|Year : 2021 | Volume
| Issue : 5 | Page : 575-579
Perception, knowledge, and attitude of individuals from different Regions of Saudi Arabia toward dental implants and bone grafts
Malak Sultan Alkhaldi1, Abrar Ali Alshuaibi1, Shamoukh Safar Alshahran1, Pradeep Koppolu2, Rawa Kamal Abdelrahim2, Lingam Amara Swapna3
1 Department of Dental Intern, College of Dentistry, Dar Al Uloom University, Riyadh, Kingdom of Saudi Arabia
2 Department of Preventive Dental Sciences, College of Dentistry, Dar Al Uloom University, Riyadh, Kingdom of Saudi Arabia
3 Department of Surgical and Diagnostic Sciences, College of Dentistry, Dar Al Uloom University, Riyadh, Kingdom of Saudi Arabia
|Date of Submission||18-Sep-2020|
|Date of Decision||30-Oct-2020|
|Date of Acceptance||18-Nov-2020|
|Date of Web Publication||05-Jun-2021|
Malak Sultan Alkhaldi
College of Dentistry, Dar Al Uloom University, Riyadh
Kingdom of Saudi Arabia
Source of Support: None, Conflict of Interest: None
| Abstract|| |
Aim: The aim of this study was to assess the perception, knowledge, and attitude of individuals from different regions of Saudi Arabia toward dental implants and bone grafts. Material and Methods: An online, self-oriented, and cross-sectional-based questionnaire with 21 items was given to 1622 individuals from different regions of Saudi Arabia. The questionnaire recorded the perception, knowledge, and attitude of participants and their agreement or rejection of dental implants and various kinds of bone grafts. The responses were compared with age, sex, and educational level. Descriptive statistical analysis was performed for the collected data and P < 0.05 was considered statistically significant. Results: Most of the males (35.8%) and females (39.8%) reported that the major source of data regarding dental implants is friends and families. Majority of the participants (approximately 75% males and 73% females) support the idea that dental implants last for lifetime, whereas majority of the participants (approximately 49% males and 56% females) displayed their unawareness regarding materials used for dental implants. The overall acceptance rates of participants for autografts, alloplasts, xenografts from the cow, xenografts from the horse, and allografts were 40%, 15.9%, 2.5%, 2.2%, and 1.6%, respectively. Conclusion: The expense of dental implants was considered the foremost reason for avoiding the procedure. Most of the participants think that fixed dental prostheses last longer than removable prosthesis. Autograft was the most accepted bone graft, whereas allograft was the least accepted bone graft over the responded participants.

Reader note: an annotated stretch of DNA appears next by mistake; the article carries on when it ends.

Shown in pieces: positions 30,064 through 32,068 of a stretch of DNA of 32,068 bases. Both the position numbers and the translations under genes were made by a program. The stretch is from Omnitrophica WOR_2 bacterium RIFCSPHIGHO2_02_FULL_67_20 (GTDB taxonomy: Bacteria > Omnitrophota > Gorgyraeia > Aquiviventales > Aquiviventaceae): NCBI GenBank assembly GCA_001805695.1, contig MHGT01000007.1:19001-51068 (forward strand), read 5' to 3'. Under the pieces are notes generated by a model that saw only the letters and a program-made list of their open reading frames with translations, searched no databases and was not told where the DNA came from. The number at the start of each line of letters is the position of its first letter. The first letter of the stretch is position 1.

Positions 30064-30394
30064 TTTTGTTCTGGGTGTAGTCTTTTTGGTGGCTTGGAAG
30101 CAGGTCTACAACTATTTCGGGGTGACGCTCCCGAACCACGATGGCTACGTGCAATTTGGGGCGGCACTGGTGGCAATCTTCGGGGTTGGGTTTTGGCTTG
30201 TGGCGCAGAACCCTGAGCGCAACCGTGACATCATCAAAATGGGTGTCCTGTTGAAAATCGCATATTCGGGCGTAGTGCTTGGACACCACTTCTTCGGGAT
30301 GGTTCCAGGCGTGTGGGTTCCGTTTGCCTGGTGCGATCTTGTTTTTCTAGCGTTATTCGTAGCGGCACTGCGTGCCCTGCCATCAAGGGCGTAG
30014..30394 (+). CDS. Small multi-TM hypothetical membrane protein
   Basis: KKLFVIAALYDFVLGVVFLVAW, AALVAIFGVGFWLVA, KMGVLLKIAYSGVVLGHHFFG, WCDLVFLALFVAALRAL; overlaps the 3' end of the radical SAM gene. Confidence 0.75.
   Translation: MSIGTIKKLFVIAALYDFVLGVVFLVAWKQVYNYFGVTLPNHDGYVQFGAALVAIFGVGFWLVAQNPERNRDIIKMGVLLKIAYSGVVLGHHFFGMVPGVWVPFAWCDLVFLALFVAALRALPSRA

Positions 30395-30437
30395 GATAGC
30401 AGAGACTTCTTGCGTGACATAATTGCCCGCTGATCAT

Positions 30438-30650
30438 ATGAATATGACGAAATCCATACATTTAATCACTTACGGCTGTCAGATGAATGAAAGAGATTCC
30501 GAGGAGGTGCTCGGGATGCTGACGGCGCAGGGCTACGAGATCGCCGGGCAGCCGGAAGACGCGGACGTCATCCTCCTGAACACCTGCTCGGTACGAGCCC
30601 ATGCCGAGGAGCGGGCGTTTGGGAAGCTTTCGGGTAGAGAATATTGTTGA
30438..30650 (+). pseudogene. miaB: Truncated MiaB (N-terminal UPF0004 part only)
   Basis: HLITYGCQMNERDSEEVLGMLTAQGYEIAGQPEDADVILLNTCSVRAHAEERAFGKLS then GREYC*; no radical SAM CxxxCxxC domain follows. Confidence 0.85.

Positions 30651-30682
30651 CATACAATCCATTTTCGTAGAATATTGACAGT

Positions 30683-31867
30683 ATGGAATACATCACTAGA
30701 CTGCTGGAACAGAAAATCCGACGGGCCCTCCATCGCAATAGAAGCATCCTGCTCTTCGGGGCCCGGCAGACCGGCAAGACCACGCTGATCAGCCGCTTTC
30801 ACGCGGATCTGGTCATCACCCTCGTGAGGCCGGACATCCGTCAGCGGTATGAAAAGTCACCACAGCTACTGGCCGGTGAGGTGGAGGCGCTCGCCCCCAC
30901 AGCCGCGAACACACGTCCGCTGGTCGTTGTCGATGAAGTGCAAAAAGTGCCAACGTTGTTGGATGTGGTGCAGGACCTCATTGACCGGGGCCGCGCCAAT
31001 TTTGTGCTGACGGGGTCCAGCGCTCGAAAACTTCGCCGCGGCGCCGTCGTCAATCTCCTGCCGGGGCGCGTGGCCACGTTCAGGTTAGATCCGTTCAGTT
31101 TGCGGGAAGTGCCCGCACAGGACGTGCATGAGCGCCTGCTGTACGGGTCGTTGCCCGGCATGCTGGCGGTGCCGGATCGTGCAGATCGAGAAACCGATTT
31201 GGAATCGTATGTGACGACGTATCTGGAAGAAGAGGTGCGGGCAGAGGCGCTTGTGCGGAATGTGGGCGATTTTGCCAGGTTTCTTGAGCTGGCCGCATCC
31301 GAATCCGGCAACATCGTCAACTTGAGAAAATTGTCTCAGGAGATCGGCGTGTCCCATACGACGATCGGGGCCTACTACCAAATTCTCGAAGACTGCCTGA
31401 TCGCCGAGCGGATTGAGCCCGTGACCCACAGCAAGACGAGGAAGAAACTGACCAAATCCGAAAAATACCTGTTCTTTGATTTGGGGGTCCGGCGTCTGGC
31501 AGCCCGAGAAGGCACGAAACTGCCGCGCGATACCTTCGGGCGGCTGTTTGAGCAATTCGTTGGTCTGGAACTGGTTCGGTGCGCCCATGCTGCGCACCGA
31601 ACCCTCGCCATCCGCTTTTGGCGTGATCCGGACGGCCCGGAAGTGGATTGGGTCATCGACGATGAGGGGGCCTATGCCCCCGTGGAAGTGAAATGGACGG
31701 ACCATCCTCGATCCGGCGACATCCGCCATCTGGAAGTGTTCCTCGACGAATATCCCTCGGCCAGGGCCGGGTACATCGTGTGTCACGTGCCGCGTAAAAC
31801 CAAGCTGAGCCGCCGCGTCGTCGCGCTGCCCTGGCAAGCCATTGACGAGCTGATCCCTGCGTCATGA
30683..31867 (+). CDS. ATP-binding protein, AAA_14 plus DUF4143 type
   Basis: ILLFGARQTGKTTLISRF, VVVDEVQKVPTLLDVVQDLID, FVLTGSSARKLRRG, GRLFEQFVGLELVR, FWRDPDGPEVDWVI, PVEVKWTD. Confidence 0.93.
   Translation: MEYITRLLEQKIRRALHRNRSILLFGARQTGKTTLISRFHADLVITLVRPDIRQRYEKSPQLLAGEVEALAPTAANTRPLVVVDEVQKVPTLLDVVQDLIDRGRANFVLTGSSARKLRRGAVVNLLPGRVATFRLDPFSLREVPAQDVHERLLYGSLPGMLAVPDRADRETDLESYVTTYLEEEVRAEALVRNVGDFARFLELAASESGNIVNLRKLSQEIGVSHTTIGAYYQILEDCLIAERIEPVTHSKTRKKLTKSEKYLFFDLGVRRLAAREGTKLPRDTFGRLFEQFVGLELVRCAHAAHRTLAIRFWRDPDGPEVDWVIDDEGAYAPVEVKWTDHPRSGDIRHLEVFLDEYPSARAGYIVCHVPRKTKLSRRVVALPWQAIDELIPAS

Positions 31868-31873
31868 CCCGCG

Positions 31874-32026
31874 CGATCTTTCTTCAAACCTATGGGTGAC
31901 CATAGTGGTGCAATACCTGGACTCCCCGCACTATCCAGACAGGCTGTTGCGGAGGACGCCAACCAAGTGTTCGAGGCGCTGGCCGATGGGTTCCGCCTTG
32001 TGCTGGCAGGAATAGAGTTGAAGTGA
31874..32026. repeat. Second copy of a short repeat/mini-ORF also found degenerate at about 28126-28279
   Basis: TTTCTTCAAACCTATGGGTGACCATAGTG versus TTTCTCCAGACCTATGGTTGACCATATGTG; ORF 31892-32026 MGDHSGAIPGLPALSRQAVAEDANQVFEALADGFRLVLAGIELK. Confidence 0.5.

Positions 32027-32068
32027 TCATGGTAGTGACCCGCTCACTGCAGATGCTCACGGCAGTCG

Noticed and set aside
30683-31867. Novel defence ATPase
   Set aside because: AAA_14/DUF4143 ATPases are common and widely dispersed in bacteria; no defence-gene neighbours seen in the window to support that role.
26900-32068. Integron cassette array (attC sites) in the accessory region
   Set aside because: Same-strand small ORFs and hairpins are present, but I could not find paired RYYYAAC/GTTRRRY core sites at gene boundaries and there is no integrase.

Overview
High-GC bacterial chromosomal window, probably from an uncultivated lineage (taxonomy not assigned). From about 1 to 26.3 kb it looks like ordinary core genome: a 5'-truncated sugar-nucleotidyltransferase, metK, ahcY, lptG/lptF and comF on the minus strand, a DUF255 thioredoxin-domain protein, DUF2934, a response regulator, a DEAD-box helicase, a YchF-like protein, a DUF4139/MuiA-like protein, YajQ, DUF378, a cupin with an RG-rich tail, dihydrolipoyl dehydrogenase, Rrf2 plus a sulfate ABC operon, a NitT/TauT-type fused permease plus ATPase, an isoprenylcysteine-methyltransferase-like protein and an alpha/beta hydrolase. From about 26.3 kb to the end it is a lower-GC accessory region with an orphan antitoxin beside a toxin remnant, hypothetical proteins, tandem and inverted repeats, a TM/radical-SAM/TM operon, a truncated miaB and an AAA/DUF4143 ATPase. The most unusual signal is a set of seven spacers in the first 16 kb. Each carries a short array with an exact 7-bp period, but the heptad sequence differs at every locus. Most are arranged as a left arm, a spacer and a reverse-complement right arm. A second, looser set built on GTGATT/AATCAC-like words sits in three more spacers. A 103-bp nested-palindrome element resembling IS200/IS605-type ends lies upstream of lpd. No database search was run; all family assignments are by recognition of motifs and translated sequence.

Keywords: Bone graft, dental implant, Kingdom of Saudi Arabia
|How to cite this article:|
Alkhaldi MS, Alshuaibi AA, Alshahran SS, Koppolu P, Abdelrahim RK, Swapna LA. Perception, knowledge, and attitude of individuals from different Regions of Saudi Arabia toward dental implants and bone grafts. J Pharm Bioall Sci 2021;13, Suppl S1:575-9
|How to cite this URL:|